New Ways To
5. Developing a learning community
The traditional process of learning belongs in an
institution designed for the purpose. However, we think that
the natural home of the new process described here is a
learning community, which brings together all that is
necessary to create and sustain a learning culture. This
community does not have to be based on an institution or
Communities may take many forms: pupils, parents and
teachers in compulsory schooling; professions or trades
within an industry; geographically-based communities; or
national or global communities of interest.
We see cases both of existing institutions expanding
beyond their walls (in some cases worldwide), and of
entirely new communities emerging that would not have been
possible even five or ten years ago. It is clear that there
will be many variants: new learning will consist of
variations on a common set of themes, drawn from a
repertoire that no longer relies on the classroom to supply
its basic structure.
Our research suggests that the most effective way to
support lifelong learning will be to stimulate the
development of learning communities. This is likely to give
a better return on investment than measures at the
individual or course level.
For many people, learning is only prompted by desperation
or disaster. The environment in which they live does not
support or encourage learning, so that an extreme event -
such as redundancy - is necessary for people to put
themselves in a situation where learning can take place.
Exceptional individuals (as shown by some of our examples)
learn anyway; but many are not prompted to make the
The new process offers hope, for
example by allowing individuals to participate
electronically in communities which support learning, even
where their immediate environment does not. But a different
set of barriers must be overcome to enable this. The two key
problems we have identified are:
- Access to technology on acceptable terms
- Systematic support for innovation in further
Systematic support exists in schools and in higher
education, but to a much lesser extent in further education,
where arguably it could do most good. Innovation is clearly
needed to break the pattern of a resistant proportion of the
population - up to 30% in some areas - which sidesteps all
opportunities for post-compulsory learning. The size of this
rump has remained stubbornly constant for many years.
Creating learning communities
How to create a learning institution is well understood.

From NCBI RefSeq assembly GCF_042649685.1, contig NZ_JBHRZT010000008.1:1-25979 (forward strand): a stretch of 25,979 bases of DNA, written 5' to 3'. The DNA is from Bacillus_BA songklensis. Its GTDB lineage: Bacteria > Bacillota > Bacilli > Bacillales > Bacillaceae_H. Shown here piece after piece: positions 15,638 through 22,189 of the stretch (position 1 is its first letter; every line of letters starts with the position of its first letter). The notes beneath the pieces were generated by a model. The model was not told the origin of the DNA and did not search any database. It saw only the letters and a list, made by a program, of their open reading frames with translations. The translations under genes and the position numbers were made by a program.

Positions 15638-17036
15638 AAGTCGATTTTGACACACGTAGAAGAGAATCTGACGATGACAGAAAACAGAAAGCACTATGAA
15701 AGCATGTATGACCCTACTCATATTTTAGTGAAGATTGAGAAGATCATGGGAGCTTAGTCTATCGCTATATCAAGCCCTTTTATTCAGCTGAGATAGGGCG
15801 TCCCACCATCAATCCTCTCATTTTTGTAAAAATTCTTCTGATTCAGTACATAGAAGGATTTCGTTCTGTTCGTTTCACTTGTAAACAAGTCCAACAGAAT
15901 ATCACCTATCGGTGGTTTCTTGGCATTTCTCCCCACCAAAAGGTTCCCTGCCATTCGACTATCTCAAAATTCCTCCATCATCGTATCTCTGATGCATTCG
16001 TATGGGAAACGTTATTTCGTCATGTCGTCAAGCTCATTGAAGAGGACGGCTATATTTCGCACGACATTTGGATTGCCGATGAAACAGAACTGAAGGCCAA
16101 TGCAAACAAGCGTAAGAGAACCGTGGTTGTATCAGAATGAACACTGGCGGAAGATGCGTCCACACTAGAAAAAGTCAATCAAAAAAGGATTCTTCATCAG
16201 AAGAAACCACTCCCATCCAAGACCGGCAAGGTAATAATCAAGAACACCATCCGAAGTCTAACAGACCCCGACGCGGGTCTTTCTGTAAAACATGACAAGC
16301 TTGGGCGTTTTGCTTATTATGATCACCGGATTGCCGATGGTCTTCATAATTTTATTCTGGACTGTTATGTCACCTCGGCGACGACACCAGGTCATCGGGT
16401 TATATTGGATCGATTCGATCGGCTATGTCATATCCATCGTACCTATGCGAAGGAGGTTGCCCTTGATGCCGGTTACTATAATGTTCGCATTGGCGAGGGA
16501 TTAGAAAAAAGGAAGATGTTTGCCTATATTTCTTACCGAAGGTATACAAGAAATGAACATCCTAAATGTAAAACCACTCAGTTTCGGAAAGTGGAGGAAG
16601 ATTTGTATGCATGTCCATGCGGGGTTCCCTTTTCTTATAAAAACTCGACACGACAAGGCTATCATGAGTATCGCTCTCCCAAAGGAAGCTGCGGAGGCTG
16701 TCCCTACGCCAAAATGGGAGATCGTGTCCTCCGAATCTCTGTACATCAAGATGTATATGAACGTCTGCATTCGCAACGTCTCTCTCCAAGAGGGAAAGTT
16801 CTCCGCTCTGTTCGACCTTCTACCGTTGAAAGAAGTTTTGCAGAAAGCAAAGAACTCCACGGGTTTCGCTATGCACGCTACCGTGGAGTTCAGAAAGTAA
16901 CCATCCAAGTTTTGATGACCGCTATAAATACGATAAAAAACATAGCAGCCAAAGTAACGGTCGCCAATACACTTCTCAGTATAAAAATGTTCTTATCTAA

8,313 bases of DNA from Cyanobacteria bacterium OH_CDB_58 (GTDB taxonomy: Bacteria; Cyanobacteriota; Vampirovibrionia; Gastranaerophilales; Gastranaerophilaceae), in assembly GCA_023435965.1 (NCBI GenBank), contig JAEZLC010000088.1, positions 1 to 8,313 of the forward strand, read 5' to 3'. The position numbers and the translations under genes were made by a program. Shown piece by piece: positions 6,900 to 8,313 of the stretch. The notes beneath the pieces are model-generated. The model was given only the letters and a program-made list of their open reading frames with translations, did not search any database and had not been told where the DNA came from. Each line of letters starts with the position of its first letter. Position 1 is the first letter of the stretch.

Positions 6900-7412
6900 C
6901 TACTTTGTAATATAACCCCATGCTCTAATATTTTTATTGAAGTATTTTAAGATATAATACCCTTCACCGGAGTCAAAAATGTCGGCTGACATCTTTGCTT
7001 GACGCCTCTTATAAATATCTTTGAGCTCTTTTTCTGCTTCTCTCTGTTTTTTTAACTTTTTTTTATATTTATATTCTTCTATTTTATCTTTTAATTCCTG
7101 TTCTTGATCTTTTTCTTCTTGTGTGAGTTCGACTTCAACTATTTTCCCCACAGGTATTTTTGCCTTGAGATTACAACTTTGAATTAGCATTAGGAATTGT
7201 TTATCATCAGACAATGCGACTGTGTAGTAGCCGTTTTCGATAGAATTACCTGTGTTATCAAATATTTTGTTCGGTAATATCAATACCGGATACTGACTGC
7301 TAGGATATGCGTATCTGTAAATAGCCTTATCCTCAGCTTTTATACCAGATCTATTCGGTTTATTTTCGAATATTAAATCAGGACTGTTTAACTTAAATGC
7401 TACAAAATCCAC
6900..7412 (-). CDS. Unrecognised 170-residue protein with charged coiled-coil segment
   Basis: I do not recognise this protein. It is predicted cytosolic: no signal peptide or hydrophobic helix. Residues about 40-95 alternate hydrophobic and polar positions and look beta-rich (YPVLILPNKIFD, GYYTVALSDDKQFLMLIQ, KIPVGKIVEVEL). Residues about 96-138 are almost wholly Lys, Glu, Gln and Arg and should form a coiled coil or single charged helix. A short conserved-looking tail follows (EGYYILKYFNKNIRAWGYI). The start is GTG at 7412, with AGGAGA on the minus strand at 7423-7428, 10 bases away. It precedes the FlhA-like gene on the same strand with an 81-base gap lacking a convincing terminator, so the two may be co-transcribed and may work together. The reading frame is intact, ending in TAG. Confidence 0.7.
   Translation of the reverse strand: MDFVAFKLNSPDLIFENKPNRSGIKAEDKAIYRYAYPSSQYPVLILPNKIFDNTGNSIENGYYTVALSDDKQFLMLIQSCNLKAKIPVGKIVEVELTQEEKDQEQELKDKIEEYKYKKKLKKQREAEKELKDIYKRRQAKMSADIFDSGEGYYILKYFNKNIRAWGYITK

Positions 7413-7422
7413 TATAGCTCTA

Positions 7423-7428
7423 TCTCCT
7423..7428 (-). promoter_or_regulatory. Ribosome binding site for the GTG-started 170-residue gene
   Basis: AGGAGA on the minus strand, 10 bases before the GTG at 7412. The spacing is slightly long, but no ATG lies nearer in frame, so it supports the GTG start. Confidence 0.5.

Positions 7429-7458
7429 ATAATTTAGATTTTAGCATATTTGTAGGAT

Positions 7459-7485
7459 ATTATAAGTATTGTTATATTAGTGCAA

All the necessary elements can be controlled by a single
body. There is less experience of creating a learning
community. It cannot be directly controlled, although
the right actions can start a process which becomes at least
Figure 3 shows a combination of measures which could
achieve innovation of this kind, on a scale adequate to the
Figure 3: Building Learning
- Media stimulus has always been highly effective in
raising public interest, and in persuading consumers to
buy products. It can be mobilised in the service of
learning as well as news, entertainment and consumer
- Technology now allows - for the first time - media
stimulus of this kind to be linked directly with
individual and local learning on a large scale.
Interactive learning material can be distributed via the
Internet, or on CD-ROM, together with support and
training material for tutors. The new process means that
tutors do not need as much prior familiarity with the
material as in traditional education; tutors' main role
is to facilitate learning, not deliver material.
Online support can be provided for individual learners
and for tutors. The BBC's Computers Don't Bite and
WebWise initiatives are already doing this, for
IT-related skills development. We see no reason why the
same approach could not be extended to other
- Opportunities to bring the new skills just learnt
into practical use in the community or the economy, and
relate them to daily life, will help turn artificial
learning into confidently practised skills and knowledge.
A co-ordinated approach, perhaps managed with media
support and the assistance of the World Wide Web, could
seek out local opportunities to do this.
Clearly there are some subject areas where the
opportunities for immediate practice and involvement are
easier to see; but we think that ultimately most, if not
all, subjects could be treated in this way. Some of the
activities started in this way could lead to jobs,
start-up businesses, voluntary groups, clubs or social
activities. The emphasis - consistent with the new
learning process - is on self-help and the sharing of
knowledge and skills.
- Finally, experience of community-based activities
started in this way can be reported in the media to
stimulate further interest, closing the loop and giving a
further twist to the spiral.
It is worth noting that the National Lottery has
attracted nationwide participation through a self-sustaining
spiral which includes media stimulus, personal participation
(through buying lottery tickets), and community projects
which are reported in the media. Of course the chance to
become a millionaire is a powerful motivator; but improving
your prospects through learning is a more achievable goal
We hope that some at least of the work of the University
for Industry will be directed to initiatives of this kind.
Stimulating and guiding a process such as outlined here
requires the ability to catalyse and enable (rather than
control and direct) many different types of activity, in
different kinds of organisations. To some extent, natural
selection will operate. Initiatives which meet a genuine
need will succeed and become self-sustaining, while others
will fall by the wayside. But without active support to make
a start, initiatives which could succeed will never
get off the ground.
©Mediation Technology 1999